A shocking, unexpected tragedy that struck Newtown on December 14, 2012, has become the cause of public pressure on both sides of the issue of gun control. Newtown parents themselves are leading the movement towards a ban on assault weapons and clips.
The fear of such an event happening close to home has prompted a local public school system to consider hiring armed guards to protect schools from intruders like Adam Lanza, who murdered the school’s principal and psychologist, teachers, and children from the ages of five to ten, before turning the gun on himself.
Lost in the discussion is the long-term effect of graphic and violent media. According to personal sources, Lanza was obsessed with playing violent video games, such as Call of Duty, in his windowless basement. He rarely spoke or associated with people in the community, had an obsession with guns and the military, and could not feel pain.
So what is there to say about these life-like war video games? Could it be that some players become so addicted to these games that they become disconnected from the reality of violence and the reality of the pain and death that violence causes?
With focus on the heated debate over gun control, should the nation focus more on media that exposes people to hate and violence? Or should it focus on arming our schools and fighting bullets with bullets? Or should we ask why is it easier to purchase a gun in the United States than in any other country?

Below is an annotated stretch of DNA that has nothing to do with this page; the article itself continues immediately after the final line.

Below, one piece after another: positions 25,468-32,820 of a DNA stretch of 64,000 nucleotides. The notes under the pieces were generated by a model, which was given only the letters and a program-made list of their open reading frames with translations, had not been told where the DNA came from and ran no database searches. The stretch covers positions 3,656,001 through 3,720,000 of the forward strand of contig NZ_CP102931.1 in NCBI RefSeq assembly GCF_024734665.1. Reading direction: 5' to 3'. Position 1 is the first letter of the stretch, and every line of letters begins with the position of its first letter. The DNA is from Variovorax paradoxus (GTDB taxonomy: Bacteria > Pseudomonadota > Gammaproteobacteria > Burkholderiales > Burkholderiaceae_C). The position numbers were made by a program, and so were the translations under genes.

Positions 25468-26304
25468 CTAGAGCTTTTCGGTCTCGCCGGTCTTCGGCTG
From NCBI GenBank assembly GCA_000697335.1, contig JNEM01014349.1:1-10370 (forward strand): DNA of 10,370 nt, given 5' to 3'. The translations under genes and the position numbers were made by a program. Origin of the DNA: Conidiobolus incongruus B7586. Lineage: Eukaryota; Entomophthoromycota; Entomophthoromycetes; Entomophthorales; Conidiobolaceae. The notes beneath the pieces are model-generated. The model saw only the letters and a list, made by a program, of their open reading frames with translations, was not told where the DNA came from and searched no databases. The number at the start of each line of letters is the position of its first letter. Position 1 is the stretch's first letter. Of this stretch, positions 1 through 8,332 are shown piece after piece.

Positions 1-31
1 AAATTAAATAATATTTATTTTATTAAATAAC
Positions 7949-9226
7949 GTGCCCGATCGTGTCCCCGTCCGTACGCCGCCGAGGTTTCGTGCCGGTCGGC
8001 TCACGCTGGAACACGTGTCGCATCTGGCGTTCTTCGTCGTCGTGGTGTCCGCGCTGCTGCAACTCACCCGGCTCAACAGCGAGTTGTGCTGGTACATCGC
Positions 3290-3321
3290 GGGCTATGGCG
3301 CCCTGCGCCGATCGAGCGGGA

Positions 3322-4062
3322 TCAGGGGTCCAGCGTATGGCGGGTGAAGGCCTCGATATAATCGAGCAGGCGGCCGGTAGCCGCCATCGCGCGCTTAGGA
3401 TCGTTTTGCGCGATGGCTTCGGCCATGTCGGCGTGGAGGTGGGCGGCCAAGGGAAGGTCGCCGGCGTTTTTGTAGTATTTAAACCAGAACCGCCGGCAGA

Although video games may be to blame for violent behavior, we still cannot ignore the need for some form of gun control. Civilians should not be legally allowed to purchase assault-style rifles in this country. Civilians do not need these powerful types of guns for protection. These guns allow the shooter to fire multiple shots automatically towards one victim, which is inhuman and unnecessary even for self-defense.
Lawmakers need to take action to prevent more loss of innocent lives and heartbreak from assault weapons. Along with legislation for gun control, parents may want to limit or cut out violent video games from their children’s lives and ensure that they develop healthy, happy relationships with other people. Isolation in a basement room with violent games is not a healthy activity. What ever happened to playing outside with friends?